STANFORD, Calif. (AP) - Long before John Elway earned his greatest fame, fortune and Super Bowl rings, he was simply a face in the sideline crowd who couldn't believe the final play in the 85th Big Game.
Just over 25 years ago, Stanford's quarterback watched in dismay as California made The Play. Five increasingly improbable laterals led to a touchdown on the game-winning, last-second kickoff return into a band-strewn end zone, with Cal's Kevin Moen flattening a Stanford trombone player as punctuation.
Some casual football fans don't even remember Elway had a big role in that Big Game - but one group always recalls.
``I really don't hear that much about it, unless it's from a Cal guy,'' said Elway, who finished second to Herschel Walker in Heisman Trophy voting as a senior in 1982. ``The Cal people love to bring it up.''
The 110th Big Game at Stanford Stadium on Saturday is a chance for the next generation of Bay Area players to make their own memories. California (6-5, 3-5 Pac-10) probably needs the win to assure a bowl berth, while Stanford (3-8, 2-6) could salvage coach Jim Harbaugh's debut season by blemishing Cal coach Jeff Tedford's perfect record against the Cardinal.
``Players seem to play outside their capability and do big things in a rivalry,'' Stanford cornerback Nick Sanchez said. ``They'll be fighting for a bowl, but we'll be fighting just as hard to get The Axe back and win the Big Game.''
But even a matchup between two outstanding teams - in truth, something that rarely happens in the Big Game - probably wouldn't hold up against those shenanigans in Berkeley 25 years ago.
``It was a real good football game, and people don't realize it because they just remember that one play,'' said Elway, the former Denver Broncos' star who first watched the entire game broadcast two months ago. ``I was glad I was in the game. It's one of those that will go down in history forever and ever, so I was glad to be part of history, even if I was on the wrong side of history.''
And just like any Stanford sympathizer, Elway still wonders whether The Play should have been blown dead at least twice, either on what looks like an early tackle or a late forward lateral.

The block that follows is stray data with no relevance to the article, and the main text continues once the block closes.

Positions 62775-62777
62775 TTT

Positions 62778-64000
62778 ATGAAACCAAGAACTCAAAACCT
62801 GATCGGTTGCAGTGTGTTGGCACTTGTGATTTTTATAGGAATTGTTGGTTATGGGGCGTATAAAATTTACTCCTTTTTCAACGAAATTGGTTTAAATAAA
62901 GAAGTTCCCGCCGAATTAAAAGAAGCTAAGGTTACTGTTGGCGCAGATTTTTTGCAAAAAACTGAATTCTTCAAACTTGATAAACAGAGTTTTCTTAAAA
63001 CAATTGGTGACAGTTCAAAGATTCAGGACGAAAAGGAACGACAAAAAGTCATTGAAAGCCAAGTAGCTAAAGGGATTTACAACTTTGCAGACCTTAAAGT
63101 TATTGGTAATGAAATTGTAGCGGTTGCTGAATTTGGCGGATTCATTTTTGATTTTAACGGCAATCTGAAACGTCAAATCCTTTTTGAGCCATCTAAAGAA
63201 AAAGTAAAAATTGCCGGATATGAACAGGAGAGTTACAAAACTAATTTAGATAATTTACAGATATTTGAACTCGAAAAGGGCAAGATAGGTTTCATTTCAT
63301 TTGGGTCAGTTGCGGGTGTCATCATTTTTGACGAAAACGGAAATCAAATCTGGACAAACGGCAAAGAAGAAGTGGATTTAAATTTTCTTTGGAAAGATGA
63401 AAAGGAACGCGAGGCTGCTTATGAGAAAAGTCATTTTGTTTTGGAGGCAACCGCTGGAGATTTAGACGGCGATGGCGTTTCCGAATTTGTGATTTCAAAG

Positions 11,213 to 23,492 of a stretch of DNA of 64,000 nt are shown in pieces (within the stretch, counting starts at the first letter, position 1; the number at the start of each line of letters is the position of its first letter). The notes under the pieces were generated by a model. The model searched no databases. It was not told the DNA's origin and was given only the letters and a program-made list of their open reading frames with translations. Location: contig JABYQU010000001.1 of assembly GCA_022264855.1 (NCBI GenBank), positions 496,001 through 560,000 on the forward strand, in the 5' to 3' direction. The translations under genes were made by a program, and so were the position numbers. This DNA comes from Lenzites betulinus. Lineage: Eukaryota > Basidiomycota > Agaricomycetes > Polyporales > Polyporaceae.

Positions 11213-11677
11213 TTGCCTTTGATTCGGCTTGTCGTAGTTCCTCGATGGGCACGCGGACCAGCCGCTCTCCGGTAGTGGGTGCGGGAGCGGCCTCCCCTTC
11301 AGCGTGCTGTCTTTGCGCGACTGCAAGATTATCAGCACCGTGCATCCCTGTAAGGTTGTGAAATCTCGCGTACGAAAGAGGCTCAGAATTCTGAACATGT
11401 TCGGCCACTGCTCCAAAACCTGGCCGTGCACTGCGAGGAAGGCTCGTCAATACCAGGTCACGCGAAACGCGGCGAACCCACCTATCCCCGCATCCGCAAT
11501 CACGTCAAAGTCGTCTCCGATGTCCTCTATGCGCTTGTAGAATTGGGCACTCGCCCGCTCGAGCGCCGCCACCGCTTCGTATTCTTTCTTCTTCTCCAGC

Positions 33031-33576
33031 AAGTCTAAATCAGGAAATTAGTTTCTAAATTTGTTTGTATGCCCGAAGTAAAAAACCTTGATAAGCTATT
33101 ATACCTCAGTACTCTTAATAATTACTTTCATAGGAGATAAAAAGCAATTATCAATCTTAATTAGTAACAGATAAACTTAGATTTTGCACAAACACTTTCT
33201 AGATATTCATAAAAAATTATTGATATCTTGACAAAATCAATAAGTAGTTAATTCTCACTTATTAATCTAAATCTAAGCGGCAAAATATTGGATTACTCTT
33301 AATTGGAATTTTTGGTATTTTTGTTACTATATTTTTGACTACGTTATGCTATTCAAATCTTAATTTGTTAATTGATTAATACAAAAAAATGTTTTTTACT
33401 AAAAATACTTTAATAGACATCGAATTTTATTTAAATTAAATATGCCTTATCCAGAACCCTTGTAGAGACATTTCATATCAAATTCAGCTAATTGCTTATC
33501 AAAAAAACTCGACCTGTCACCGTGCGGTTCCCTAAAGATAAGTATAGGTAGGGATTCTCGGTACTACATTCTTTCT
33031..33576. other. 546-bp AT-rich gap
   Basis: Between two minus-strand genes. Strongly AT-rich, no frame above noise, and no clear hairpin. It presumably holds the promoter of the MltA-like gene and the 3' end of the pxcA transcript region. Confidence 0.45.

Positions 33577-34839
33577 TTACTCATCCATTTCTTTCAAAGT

The Play has become the single largest part of the Big Game's already hefty lore. It's also a national touchstone for the age of sports highlight programs, with innumerable repetitions over the years. The Versus network, which will televise the game, even did a special on it for the 25th anniversary.
Nobody will be making any best-selling highlight videos of the current season at Cal or Stanford. The Golden Bears are among the sport's biggest disappointments, falling from a No. 2 ranking with five losses in their last six games, while Stanford is finishing its sixth straight losing season.
Though the skid has made the Bears' season horribly disappointing no matter their final record, they still have motivation beyond a rivalry win. Cal wouldn't be guaranteed a bowl berth at 6-6, but a win over Stanford probably would propel the Bears into San Francisco's Emerald Bowl for the first time - a fifth straight bowl appearance under Tedford, who has beaten Stanford five straight times.
``I don't get caught up in all that rival stuff,'' said receiver Lavelle Hawkins, who leads Cal with 62 catches for 792 yards and five touchdowns. ``It's just really a big game to me. We've got to take care of business, beating Stanford and winning my bowl game.''
The Bears didn't play over the Thanksgiving holiday, and their coaches put them through a series of remedial workouts designed to erase any self-pitying attitudes. Quarterback Nate Longshore stuck around the Bay Area during the holiday to make sure he kept his concentration.
``A lot of guys were able to refocus and watch other teams play and get excited for just playing, regardless of what was going on, understanding that we're lucky to even play this game,'' said Longshore, whose struggles have made him a target of unhappy fans. ``I feel like there's a different focus this week, and we're excited for it.''
Though Harbaugh's debut season already was highlighted by the Cardinal's upset of USC, he could endear himself to Stanford fans in his first chance to face Tedford, another former quarterback who took over a struggling Pac-10 program.
``For a lot of guys, this will be the last time they play football,'' said Harbaugh, whose father was the defensive coordinator at Stanford. ``I had the chance to see (the Big Game) up close as a high school kid. It very much to me felt like Michigan-Ohio State, the big rivalries that you associated with college football.''
The coaches don't know each other well, but Tedford's team seems more vulnerable than it has been at any point in his six seasons. The Bears were awful in a 14-point loss to lowly Washington two weeks ago, and the coach is sleeping even less than usual while he attempts to figure it out.
``Right now, a bowl game really isn't on our mind,'' Tedford said. ``It's all about the Big Game. It's all about retaining The Axe and getting back on the winning track.''
AP College Football Writer Ralph D. Russo contributed to this report.

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